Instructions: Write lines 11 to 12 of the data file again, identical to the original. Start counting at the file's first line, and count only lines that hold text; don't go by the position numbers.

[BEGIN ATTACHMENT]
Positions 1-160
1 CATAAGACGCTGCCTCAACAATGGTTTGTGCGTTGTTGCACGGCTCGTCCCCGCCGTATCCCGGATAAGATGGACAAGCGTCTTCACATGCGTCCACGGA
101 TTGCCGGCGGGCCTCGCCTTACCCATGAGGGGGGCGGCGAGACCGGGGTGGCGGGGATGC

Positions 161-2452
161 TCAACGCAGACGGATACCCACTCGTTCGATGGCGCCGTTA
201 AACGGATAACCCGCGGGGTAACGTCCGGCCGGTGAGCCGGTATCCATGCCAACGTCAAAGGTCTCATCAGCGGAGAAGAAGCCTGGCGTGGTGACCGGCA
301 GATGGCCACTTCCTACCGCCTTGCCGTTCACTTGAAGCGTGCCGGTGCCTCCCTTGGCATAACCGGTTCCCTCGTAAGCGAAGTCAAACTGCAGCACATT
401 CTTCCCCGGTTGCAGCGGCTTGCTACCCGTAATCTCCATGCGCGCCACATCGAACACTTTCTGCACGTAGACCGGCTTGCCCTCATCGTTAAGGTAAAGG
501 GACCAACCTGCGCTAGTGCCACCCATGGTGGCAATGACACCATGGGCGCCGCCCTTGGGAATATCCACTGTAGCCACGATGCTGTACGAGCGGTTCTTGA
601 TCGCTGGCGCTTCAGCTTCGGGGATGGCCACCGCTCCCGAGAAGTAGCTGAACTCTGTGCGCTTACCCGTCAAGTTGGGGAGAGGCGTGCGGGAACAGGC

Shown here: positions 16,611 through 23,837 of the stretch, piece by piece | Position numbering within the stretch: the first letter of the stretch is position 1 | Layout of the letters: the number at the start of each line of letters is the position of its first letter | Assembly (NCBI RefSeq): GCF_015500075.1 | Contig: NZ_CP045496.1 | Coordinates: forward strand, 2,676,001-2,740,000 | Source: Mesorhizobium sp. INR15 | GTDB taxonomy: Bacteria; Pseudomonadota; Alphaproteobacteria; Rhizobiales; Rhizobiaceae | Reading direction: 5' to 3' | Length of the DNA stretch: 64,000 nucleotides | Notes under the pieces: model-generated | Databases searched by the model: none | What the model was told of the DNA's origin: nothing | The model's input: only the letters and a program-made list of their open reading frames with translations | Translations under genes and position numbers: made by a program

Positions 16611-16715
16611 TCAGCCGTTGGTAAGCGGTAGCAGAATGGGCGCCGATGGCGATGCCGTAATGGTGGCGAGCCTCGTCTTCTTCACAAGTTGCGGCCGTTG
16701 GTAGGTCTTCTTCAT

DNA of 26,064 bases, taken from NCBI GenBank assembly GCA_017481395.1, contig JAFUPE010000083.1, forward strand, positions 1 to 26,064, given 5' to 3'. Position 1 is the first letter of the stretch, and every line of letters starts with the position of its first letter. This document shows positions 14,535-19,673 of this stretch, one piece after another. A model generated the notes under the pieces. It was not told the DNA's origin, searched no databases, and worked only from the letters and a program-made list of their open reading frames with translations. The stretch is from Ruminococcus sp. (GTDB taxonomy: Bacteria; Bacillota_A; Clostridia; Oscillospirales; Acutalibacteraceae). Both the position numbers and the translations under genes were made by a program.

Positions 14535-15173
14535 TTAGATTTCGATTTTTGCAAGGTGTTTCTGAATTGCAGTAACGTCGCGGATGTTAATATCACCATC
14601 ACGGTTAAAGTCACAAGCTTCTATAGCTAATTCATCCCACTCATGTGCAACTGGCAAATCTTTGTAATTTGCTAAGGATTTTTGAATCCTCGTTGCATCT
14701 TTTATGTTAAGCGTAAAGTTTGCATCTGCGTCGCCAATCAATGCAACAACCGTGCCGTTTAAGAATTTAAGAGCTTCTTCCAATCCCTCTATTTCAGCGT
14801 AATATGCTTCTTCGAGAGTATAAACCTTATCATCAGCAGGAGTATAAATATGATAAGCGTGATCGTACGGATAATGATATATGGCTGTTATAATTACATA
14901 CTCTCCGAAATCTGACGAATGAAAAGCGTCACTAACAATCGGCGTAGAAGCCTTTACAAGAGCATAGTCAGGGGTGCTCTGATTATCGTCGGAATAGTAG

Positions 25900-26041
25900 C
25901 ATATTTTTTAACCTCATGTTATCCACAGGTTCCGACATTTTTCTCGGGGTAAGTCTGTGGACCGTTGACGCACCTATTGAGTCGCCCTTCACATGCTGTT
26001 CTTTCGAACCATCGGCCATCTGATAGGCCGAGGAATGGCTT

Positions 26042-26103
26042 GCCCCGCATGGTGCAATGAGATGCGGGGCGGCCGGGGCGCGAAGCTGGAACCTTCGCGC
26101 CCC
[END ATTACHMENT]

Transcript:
Shown here: positions 16,611 through 23,837 of the stretch, piece by piece | Position numbering within the stretch: the first letter of the stretch is position 1 | Layout of the letters: the number at the start of each line of letters is the position of its first letter | Assembly (NCBI RefSeq): GCF_015500075.1 | Contig: NZ_CP045496.1 | Coordinates: forward strand, 2,676,001-2,740,000 | Source: Mesorhizobium sp. INR15 | GTDB taxonomy: Bacteria; Pseudomonadota; Alphaproteobacteria; Rhizobiales; Rhizobiaceae | Reading direction: 5' to 3' | Length of the DNA stretch: 64,000 nucleotides | Notes under the pieces: model-generated | Databases searched by the model: none | What the model was told of the DNA's origin: nothing | The model's input: only the letters and a program-made list of their open reading frames with translations | Translations under genes and position numbers: made by a program

Positions 16611-16715